Nine Night, Trafalgar Studios | Review

Saturday, 8 December 2018

Nine Night 
Trafalgar Studios 1 
Reviewed on Friday 7th December 2018 by Olivia Mitchell 

Natasha Gordon has become the first living black female writer to have a play in the West End, and what a beautiful, moving play it is. Nine Night follows a Jamaican family as they mourn family matriarch, Gloria, and discover things about themselves, their relationships and grief. 

The play looks at the divisions between Jamaican and British culture, modernity and tradition and generational divides. The family dynamic which is so well written, makes each argument and break feel relatable to anyone and subtly gets the entire audience caring for the characters.

Like all good plays, Nine Night has struck a perfect balance between humour and intensity. Rajha Shakiry's ideally cluttered set is so truthful, with even the hob working as if we're really watching a real family go about their lives. Roy Alexander Weise has got the pacing spot on and managed to highlight all important moments in a nuanced but effective way.

It's the believability of the entire show which makes it so wonderful with the astounding cast giving extraordinary performances. Gordon expertly plays the desperate, grieving daughter, Lorraine; Oliver Alvin-Wilson is the brother Robert, who is trying to keep up appearances and maintain success; whilst his white wife played by Hattie Ladbury is facing the issue of feeling at home and the intricacies of adult life in general. Michelle Greenidge's Trudy is a masterclass in character growth as she grapples with her own insecurities whilst cloaking them in a larger than life manner. Cecillia Noble is commanding as Aunt Maggie and especially believable as she drops in snide but caring comments here, there and everywhere. As Anita, Rebekah Murrell is particularly entertaining.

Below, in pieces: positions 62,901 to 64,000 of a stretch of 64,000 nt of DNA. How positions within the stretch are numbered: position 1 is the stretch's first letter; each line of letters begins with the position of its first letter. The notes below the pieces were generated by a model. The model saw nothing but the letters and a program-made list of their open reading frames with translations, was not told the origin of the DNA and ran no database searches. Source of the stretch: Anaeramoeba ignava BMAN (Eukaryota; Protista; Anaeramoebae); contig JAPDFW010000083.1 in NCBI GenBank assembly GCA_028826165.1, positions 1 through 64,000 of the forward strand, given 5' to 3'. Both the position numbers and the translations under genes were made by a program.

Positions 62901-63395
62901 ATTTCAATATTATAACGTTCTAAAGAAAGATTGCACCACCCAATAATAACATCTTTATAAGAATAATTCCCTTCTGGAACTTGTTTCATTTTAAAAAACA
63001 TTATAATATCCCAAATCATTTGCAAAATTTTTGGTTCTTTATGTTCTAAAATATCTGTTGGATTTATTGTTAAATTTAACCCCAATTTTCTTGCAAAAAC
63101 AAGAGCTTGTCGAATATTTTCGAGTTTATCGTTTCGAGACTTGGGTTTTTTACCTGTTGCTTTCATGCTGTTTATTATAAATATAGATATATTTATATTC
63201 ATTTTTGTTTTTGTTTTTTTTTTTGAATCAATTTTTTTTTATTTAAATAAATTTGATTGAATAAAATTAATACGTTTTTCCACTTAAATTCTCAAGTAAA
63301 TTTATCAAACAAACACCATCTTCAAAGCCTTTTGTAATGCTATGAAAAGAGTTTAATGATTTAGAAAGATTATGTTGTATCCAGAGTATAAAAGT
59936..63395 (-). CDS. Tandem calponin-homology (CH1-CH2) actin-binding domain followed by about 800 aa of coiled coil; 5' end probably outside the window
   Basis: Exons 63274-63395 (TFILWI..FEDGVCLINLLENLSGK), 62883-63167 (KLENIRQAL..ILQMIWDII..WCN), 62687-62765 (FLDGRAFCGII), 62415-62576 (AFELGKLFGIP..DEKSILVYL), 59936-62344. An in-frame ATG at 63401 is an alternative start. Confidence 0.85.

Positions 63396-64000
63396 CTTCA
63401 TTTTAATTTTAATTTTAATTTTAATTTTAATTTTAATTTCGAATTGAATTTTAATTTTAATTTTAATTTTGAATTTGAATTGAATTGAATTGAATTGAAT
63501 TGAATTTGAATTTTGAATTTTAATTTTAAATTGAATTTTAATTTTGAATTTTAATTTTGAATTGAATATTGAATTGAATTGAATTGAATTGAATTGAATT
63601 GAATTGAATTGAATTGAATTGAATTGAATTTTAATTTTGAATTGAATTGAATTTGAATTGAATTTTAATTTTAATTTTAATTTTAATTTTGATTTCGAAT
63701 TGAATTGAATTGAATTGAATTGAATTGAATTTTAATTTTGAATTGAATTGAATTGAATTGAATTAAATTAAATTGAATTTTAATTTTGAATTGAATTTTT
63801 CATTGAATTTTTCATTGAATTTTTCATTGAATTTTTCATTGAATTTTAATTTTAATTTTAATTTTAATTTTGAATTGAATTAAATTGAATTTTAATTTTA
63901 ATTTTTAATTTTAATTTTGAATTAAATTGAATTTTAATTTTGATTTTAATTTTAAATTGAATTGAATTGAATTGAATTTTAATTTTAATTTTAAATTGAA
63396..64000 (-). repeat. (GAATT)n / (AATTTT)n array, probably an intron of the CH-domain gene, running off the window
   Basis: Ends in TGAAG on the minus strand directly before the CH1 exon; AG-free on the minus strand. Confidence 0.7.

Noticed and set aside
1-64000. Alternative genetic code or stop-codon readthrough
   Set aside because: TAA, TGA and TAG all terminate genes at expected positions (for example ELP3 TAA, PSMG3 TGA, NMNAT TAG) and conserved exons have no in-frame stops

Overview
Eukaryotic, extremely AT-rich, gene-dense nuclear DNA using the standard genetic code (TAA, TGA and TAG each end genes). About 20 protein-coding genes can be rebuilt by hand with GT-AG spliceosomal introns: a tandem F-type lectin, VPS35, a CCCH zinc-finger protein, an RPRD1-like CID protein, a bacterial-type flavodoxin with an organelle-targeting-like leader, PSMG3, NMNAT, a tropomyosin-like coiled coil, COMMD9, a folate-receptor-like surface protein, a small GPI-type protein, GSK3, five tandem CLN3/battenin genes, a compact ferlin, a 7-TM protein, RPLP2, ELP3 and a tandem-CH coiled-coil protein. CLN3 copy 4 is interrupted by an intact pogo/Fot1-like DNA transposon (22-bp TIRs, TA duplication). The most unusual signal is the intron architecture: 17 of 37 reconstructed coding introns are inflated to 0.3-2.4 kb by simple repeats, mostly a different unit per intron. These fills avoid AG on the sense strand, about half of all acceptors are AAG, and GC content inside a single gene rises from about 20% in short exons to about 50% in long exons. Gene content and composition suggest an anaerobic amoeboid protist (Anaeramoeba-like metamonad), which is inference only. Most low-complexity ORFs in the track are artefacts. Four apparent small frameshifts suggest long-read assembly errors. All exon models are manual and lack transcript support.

This is a truly fantastic, affecting and entertaining piece of theatre that deserves the space its been given plus more. 

photo credit: Helen Murray